I broke the master link in my chain a while ago and my LSB told me it was because I wasn't cleaning/lubricating my chain often enough. The chain had experienced more wear than it should have as a result. I asked about replacing the chain and was told that you typically don't want to replace individual parts of the drive-train, that mixing and matching new chain and old chain-rings is a bad idea. Is there any truth to this? Why would a new chain on an old (we're talking less than 4 months) be a bad thing?
- Breaking a master link, as already said, is not so common, and is usually not related to the chain wear. It can be related to loss of lubrication, for example when the chain RUSTS and gets some hard links that cause the chain to get entangled with the derailer while pedaling, for example. But only because it is worn, supposing it is clean and lubed, I'd say no.
- Installing a new chain with an used cassette might be divided in two kinds of situations:
- You install and the chain doesn't skip. This is the ideal situation, meaning you replaced the chain at the right time, and your cassette will last much longer (note: this is the recommended thing to do - use lots of chains with the same cassette, replacing them often as soon as they get some wearing);
- You install the chain AND IT SKIPS over the cogs when you pedal. That means you waited too much to replace the chain. It might be very difficult or almost impossible to use the new chain and make the cassete wear "back to normal". In this case, it MIGH BE a better idea to keep riding with that chain for a bit more and replace it together with the cassette later (waiting too much can be dangerous, since the chainrings might get damaged in the process). Even when the chain skips, though, if it skips only while pedaling hard, and/or only on specific gears, it is usually possible to ride slowly in the beginning, and the skipping starts to disappear as the cogs wear, and everything might come back to normal.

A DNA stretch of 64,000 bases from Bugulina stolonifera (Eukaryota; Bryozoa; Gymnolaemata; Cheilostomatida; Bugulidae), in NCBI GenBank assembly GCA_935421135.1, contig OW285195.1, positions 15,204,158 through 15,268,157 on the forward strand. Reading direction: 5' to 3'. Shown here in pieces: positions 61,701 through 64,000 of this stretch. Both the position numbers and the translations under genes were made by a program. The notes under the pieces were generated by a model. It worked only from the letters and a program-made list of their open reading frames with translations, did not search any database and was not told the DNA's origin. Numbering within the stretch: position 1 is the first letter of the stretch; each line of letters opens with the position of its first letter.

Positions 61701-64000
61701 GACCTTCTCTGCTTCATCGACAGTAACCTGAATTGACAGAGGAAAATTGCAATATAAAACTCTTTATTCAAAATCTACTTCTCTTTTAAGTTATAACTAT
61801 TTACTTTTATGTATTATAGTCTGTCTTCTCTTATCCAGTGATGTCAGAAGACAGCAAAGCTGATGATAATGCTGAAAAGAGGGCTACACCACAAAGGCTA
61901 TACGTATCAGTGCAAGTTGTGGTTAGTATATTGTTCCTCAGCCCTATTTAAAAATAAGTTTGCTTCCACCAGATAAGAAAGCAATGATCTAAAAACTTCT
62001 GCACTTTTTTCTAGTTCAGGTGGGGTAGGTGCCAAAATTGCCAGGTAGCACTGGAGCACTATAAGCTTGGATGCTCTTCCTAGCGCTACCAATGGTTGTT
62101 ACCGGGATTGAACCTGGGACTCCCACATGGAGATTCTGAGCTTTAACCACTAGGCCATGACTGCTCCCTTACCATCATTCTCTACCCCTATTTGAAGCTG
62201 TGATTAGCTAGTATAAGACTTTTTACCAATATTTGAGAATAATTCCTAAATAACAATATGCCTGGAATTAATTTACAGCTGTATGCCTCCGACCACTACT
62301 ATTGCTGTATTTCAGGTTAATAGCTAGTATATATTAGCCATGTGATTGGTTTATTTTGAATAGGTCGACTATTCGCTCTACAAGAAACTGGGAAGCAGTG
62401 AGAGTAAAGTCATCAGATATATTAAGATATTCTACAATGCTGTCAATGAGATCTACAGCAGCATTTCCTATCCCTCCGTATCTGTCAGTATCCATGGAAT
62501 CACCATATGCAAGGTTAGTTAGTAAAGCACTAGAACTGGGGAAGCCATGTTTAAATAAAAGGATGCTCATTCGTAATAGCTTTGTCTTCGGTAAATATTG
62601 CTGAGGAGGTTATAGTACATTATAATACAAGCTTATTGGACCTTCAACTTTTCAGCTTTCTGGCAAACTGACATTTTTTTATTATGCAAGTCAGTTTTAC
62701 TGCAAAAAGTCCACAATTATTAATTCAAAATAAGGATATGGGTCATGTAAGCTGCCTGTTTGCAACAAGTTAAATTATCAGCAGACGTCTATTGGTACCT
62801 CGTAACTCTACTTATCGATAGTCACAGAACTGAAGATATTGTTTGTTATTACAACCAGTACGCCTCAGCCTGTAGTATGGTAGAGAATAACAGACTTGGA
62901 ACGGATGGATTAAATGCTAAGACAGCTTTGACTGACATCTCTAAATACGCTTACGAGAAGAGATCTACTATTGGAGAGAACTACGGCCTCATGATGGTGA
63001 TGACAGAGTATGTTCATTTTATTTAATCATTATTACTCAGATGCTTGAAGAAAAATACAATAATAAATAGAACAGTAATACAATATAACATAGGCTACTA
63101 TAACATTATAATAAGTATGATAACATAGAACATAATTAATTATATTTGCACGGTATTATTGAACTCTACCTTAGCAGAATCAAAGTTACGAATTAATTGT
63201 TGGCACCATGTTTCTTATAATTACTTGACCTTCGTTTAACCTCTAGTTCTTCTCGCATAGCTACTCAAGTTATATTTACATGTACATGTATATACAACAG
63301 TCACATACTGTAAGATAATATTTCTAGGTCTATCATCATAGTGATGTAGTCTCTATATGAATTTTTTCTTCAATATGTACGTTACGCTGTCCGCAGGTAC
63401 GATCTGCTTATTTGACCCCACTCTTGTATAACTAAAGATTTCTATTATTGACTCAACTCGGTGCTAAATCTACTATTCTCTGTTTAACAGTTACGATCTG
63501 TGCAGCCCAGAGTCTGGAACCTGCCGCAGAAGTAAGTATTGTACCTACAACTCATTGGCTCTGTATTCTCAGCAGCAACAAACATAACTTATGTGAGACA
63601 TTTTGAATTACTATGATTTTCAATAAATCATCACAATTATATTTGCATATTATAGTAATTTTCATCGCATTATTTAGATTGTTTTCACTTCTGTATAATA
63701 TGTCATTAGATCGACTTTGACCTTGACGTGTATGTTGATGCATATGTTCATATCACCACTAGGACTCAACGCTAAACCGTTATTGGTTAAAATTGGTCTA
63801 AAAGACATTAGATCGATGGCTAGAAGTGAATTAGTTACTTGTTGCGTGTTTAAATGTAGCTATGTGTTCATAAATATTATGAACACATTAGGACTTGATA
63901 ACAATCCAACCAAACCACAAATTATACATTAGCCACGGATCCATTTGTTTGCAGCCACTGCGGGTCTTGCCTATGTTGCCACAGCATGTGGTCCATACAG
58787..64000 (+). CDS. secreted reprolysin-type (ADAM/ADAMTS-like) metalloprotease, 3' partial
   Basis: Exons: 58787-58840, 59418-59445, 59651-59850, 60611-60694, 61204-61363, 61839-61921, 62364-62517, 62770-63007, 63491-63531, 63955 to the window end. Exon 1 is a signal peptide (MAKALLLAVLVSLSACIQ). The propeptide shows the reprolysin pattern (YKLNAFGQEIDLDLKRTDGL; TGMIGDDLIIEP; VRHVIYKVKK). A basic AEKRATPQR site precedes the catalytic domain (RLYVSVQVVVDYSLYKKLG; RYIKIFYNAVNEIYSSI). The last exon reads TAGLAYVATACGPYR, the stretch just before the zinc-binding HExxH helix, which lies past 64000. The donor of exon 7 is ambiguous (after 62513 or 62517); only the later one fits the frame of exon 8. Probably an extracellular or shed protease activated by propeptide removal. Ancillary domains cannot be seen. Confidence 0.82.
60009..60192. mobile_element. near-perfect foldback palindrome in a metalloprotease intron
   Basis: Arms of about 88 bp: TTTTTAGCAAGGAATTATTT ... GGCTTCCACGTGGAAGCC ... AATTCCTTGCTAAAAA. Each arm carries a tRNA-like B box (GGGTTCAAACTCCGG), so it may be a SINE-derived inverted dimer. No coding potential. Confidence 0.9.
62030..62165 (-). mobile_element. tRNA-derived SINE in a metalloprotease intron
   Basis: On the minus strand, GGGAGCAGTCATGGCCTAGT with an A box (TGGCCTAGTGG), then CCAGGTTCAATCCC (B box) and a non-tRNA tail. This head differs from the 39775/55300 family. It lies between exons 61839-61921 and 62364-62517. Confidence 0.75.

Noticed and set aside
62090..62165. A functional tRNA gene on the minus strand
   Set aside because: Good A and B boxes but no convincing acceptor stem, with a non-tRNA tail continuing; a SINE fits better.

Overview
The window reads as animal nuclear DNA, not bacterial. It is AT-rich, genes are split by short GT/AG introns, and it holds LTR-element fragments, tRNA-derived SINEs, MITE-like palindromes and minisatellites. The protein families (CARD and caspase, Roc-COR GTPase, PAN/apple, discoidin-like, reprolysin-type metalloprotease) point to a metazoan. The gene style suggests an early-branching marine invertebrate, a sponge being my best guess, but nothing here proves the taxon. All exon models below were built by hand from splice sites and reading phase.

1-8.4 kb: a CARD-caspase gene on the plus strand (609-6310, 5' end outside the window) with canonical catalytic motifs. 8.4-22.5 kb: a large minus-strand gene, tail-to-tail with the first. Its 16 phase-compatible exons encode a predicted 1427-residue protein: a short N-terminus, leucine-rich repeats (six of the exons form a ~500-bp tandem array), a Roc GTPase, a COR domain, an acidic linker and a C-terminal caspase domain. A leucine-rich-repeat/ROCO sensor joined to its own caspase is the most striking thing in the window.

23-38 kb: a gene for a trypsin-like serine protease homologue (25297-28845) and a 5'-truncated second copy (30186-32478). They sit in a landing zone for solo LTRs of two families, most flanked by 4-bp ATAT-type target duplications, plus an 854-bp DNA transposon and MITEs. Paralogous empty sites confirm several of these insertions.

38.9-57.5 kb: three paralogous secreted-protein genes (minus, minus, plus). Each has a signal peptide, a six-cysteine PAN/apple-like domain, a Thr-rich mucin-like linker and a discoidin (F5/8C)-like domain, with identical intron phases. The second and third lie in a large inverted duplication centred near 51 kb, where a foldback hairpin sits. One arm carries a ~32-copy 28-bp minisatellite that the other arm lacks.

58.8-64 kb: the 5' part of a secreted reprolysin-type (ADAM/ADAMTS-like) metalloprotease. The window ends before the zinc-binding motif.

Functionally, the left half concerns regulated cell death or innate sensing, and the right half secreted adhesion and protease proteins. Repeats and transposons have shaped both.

So, the shop guy may or may not have told you the truth, depending on how much your cassette is worn. This is not an easy thing to do if he didn't measure the chain with a gauge, so it is possible that is obvously worn, or he has a very good eye, or he actually wants to sell you the whole kit. Besides, the need to change everything together is surely NOT true, since the expected is to change the chain often, so as to preserve the gears, which can last MUCH longer.
I would do the following: buy a new chain and try. If it works, it works. If it skips, I put back the old chain and keep the new one at home. When the time arrives, I change the cassette and then install the new chain.
(Finally, some crafty people are able to remanufacture the shape of the cassette teeth by disassembling the cassette and correcting the teeth shape with a round file, one by one. I did it successfully a lot of times, but it takes some skill and a lot of time and hand labor, sort of a masochistic hobby, but anyway it works and can save you some money or at least the trip to the shop.)
How many miles do you have on the bike? How worn was the chain, when the bike shop guy used a gauge on it (which he should have done)? (Note that usually shifting problems and chain skipping are the first signs of a badly worn chain. A failed master link is not usually the first sign of wear.)
Generally a chain should be replaced about every 2000 miles (when chain stretch measures about 0.75%, and certainly no more than 1%). If you wait longer than that the sprockets "take a set" to the worn chain and a new chain will not fit as well. But if you replace the chain before it's that badly worn then you can get 5000 miles or better from a rear cluster and 10K miles from your front rings.
The "replace everything together" "rule" is stated for two reasons: 1) It makes the bike shops money, and 2) most people don't replace their chains until they're too worn.
But even then, the rear cluster is usually the seriously worn piece and the front rings are often not bad enough to need replacing. And, in any event, a competent bike shop should have a gauge for measuring sprocket wear, vs just using "the rule".